In this course we will review some of the tools of the trade, namely, R’s tidyverse (Wickham and Grolemund 2017; Winter 2019) - a collection of R packages designed with a common framework to aide in common data wrangling and data management tasks.

Data Wrangling is one subset set of skills within the Data Science Process. We will carefully investigate how decisions made while collecting and preparing the data have down-stream effects on model performance.

Analysis is worthless if it goes un-communicated. Stakeholders need regular up-to-the-date information to act upon. Luckily, RMarkdown (Xie, Dervieux, and Riederer 2020; Xie, Allaire, and Grolemund 2018), with the knitr (Xie 2021, 2015)and shiny packages can make R seamlessly integrate into reporting tasks including:

RStudio V 1.4 Features a Visual Markdown Editor, which is very nice if you want to work on editing reports or documents and enjoy the “what-you-see-is-what-you-get” type interface over code. I do find flipping between both to be handy if I’m wondering what it might look like before rendering a document, it’s been a time saver in developing this course!

Finally, Combined with R’s modeling capabilities the entire data science process: from data ingestion to modeling to package development and version control can all be managed nicely with an RStudio Console.

We will go through what some might call a boilerplate pass - and walk through how to get started with these various tools to solve common data questions.

The primary resource is an SQLite database made from downloading various files from the NHANES data source:

The goal here is to try to give that experience of connecting and working with a to a database with R. Collecting data from a potentially database, running statistical analyses, and making inferences as to which features would perform well when fitting predictive models.

PART I - Welcome to R

In the first part of the text, we will cover getting started with R, we will install packages that we will utilize throughout the rest of the book, and we will introduce the tidyverse.

  • 1 Welcome to R
  • 2 - The Tidyverse

PART II - Feature Engineering

In this part we will define a few features, targets, and other data-points of interest including: Gender, Age, Diabetic status, Age at Diabetes. We will breifly use these features to discuss ploting with ggplot2 in R.

  • 3 - Feature Engineering
  • 4 - The Anatomy of ggplot

PART III - Exploratory Data Analysis

We use our data-set with the few features we defined in the last part and review statistical tests such as the t-test, ks-test, and chi-square test and ANOVA. We will showcase the relationship between p-values of statistical tests and corresponding and model accuracy we discuss two factor classification with:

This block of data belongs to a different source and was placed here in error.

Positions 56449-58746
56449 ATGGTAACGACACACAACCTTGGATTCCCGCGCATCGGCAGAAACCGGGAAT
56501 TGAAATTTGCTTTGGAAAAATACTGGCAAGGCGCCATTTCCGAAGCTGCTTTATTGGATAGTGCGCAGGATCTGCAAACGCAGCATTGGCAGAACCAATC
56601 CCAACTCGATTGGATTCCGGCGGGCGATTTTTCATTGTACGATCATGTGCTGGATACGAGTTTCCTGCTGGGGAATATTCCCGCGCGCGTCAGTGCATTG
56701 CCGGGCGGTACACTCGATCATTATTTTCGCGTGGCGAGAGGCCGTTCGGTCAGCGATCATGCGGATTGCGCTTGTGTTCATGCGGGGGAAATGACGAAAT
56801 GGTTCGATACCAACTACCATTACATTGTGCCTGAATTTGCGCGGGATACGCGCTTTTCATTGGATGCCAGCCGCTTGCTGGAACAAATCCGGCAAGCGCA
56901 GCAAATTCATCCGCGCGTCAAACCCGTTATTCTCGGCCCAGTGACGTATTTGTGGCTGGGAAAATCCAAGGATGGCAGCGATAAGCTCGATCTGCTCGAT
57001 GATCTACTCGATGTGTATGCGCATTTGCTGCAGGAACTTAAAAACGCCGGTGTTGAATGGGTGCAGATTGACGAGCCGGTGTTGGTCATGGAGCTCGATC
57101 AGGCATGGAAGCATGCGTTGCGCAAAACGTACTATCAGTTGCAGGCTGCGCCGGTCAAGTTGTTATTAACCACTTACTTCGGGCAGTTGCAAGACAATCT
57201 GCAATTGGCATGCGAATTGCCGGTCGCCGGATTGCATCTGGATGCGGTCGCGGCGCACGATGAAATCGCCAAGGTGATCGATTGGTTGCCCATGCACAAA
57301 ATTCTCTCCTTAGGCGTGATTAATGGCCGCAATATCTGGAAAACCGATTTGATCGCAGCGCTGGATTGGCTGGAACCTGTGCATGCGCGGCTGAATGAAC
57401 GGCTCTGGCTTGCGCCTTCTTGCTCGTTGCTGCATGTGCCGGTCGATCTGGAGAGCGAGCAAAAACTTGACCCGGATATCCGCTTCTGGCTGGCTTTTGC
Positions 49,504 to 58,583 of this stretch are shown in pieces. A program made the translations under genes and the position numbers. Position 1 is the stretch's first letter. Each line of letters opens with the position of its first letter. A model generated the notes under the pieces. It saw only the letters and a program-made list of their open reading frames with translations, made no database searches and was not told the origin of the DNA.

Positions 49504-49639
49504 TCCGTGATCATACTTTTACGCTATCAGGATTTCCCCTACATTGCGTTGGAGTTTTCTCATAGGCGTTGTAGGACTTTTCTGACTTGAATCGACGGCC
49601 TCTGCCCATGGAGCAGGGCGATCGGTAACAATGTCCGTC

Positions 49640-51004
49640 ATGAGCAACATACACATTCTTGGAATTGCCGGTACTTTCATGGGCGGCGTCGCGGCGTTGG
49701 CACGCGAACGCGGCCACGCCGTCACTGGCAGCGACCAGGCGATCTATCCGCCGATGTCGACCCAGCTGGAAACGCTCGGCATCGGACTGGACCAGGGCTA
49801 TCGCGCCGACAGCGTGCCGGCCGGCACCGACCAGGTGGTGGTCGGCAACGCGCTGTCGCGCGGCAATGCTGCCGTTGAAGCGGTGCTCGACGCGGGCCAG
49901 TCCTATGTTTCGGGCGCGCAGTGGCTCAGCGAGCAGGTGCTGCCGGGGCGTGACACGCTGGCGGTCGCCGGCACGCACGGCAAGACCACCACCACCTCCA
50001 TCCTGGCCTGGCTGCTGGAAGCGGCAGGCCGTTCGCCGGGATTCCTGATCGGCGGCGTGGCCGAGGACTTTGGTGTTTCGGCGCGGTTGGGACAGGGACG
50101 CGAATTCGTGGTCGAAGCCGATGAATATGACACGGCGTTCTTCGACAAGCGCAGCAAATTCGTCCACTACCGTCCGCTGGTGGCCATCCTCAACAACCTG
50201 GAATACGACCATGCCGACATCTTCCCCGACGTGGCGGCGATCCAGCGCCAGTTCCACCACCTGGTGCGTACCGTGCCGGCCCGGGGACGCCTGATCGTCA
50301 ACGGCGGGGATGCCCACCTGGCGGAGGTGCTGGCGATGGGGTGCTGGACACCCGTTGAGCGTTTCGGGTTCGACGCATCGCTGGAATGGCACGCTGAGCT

• 6 - A single continuous feature
  • 7 - categorical features and interactions

PART IV - Data Analytics at Scale

It’s unrealistic that we will have only 3 or 4 features to review, we need to understand how to make R work for us.

We have provided features over three domains of interest, they include:

  • 12.1 - Demographic - Feature Engineering
  • 12.2 - Labs - Feature Engineering
  • 12.3 - Examination - Feature Engineering

For the most part, these features are mapped in with similar methods we utilized in Part II; however, there are some issues when dealing with the Lab data.

We will utilize these domains to create a new analytic data-set with hundreds of columns and then discuss

  • 9 - Functional dbplyr, purrr, and furrr
  • 10 - Exploratory Data Analysis at Scale
  • 11 - Packages for Automated Exploratory Data Analysis

PART V - Factors, Time, & Text

  • 13 - Diabetic monitoring; time-series classification

PART VI - Communicate Results

A large aspect of Data Science is communication of results to stakeholders, in this Part we will introduce Shiny and flex_dashboards as well as discuss options when we knit an R markdown file.

  • 14 - Shiny
  • flex_dashboard

PART VII - Package it up

  • Make a package

B Refrences

Mora, Pedro M. Valero. 2018. “Bookdown: Authoring Books and Technical Documents with R Markdown.” Journal of Statistical Software 87 (Book Review 1). https://doi.org/10.18637/jss.v087.b01.
Wickham, Hadley, and Garrett Grolemund. 2017. R for Data Science: Import, Tidy, Transform, Visualize, and Model Data. 1st ed. O’Reilly Media, Inc.
Winter, Bodo. 2019. “The Tidyverse and Reproducible r Workflows.” In, 27–52. Routledge. https://doi.org/10.4324/9781315165547-2.
Xie, Yihui. 2015. Dynamic Documents with R and Knitr. 2nd ed. Boca Raton, Florida: Chapman; Hall/CRC. https://yihui.org/knitr/.
———. 2016. Bookdown. Chapman; Hall/CRC. https://doi.org/10.1201/9781315204963.
———. 2021. Knitr: A General-Purpose Package for Dynamic Report Generation in r. https://yihui.org/knitr/.
Xie, Yihui, J. J. Allaire, and Garrett Grolemund. 2018. R Markdown: The Definitive Guide. Boca Raton, Florida: Chapman; Hall/CRC. https://bookdown.org/yihui/rmarkdown.
Xie, Yihui, Christophe Dervieux, and Emily Riederer. 2020. R Markdown Cookbook. Boca Raton, Florida: Chapman; Hall/CRC. https://bookdown.org/yihui/rmarkdown-cookbook.